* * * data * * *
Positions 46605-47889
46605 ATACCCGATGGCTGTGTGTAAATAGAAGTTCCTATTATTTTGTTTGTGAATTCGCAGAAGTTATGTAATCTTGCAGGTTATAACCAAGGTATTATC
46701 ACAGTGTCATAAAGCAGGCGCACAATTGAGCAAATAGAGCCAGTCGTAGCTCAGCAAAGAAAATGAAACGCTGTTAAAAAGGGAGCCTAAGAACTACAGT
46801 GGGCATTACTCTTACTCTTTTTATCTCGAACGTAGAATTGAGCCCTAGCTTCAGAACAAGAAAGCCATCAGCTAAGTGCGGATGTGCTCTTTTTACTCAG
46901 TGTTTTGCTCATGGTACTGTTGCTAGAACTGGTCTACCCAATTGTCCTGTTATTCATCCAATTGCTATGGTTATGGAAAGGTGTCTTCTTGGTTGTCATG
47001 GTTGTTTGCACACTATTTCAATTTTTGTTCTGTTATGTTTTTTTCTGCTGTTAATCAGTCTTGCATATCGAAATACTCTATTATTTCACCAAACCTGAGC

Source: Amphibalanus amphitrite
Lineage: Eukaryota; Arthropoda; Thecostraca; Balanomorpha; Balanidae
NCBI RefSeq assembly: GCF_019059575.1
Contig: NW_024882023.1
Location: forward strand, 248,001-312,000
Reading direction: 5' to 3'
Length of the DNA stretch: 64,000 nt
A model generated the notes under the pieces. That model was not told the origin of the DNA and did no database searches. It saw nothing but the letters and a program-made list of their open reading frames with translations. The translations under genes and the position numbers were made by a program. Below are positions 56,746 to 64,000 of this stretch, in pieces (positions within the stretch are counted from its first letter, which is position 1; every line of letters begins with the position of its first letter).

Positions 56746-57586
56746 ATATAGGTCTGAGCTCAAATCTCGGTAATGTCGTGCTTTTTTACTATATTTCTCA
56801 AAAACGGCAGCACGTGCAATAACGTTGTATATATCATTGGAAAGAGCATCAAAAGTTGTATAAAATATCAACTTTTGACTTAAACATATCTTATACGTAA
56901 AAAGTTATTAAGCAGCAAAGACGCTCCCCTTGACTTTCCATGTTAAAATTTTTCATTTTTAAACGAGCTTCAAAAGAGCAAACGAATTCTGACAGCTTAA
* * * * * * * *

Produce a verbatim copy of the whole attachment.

Positions 46605-47889
46605 ATACCCGATGGCTGTGTGTAAATAGAAGTTCCTATTATTTTGTTTGTGAATTCGCAGAAGTTATGTAATCTTGCAGGTTATAACCAAGGTATTATC
46701 ACAGTGTCATAAAGCAGGCGCACAATTGAGCAAATAGAGCCAGTCGTAGCTCAGCAAAGAAAATGAAACGCTGTTAAAAAGGGAGCCTAAGAACTACAGT
46801 GGGCATTACTCTTACTCTTTTTATCTCGAACGTAGAATTGAGCCCTAGCTTCAGAACAAGAAAGCCATCAGCTAAGTGCGGATGTGCTCTTTTTACTCAG
46901 TGTTTTGCTCATGGTACTGTTGCTAGAACTGGTCTACCCAATTGTCCTGTTATTCATCCAATTGCTATGGTTATGGAAAGGTGTCTTCTTGGTTGTCATG
47001 GTTGTTTGCACACTATTTCAATTTTTGTTCTGTTATGTTTTTTTCTGCTGTTAATCAGTCTTGCATATCGAAATACTCTATTATTTCACCAAACCTGAGC

Source: Amphibalanus amphitrite
Lineage: Eukaryota; Arthropoda; Thecostraca; Balanomorpha; Balanidae
NCBI RefSeq assembly: GCF_019059575.1
Contig: NW_024882023.1
Location: forward strand, 248,001-312,000
Reading direction: 5' to 3'
Length of the DNA stretch: 64,000 nt
A model generated the notes under the pieces. That model was not told the origin of the DNA and did no database searches. It saw nothing but the letters and a program-made list of their open reading frames with translations. The translations under genes and the position numbers were made by a program. Below are positions 56,746 to 64,000 of this stretch, in pieces (positions within the stretch are counted from its first letter, which is position 1; every line of letters begins with the position of its first letter).

Positions 56746-57586
56746 ATATAGGTCTGAGCTCAAATCTCGGTAATGTCGTGCTTTTTTACTATATTTCTCA
56801 AAAACGGCAGCACGTGCAATAACGTTGTATATATCATTGGAAAGAGCATCAAAAGTTGTATAAAATATCAACTTTTGACTTAAACATATCTTATACGTAA
56901 AAAGTTATTAAGCAGCAAAGACGCTCCCCTTGACTTTCCATGTTAAAATTTTTCATTTTTAAACGAGCTTCAAAAGAGCAAACGAATTCTGACAGCTTAA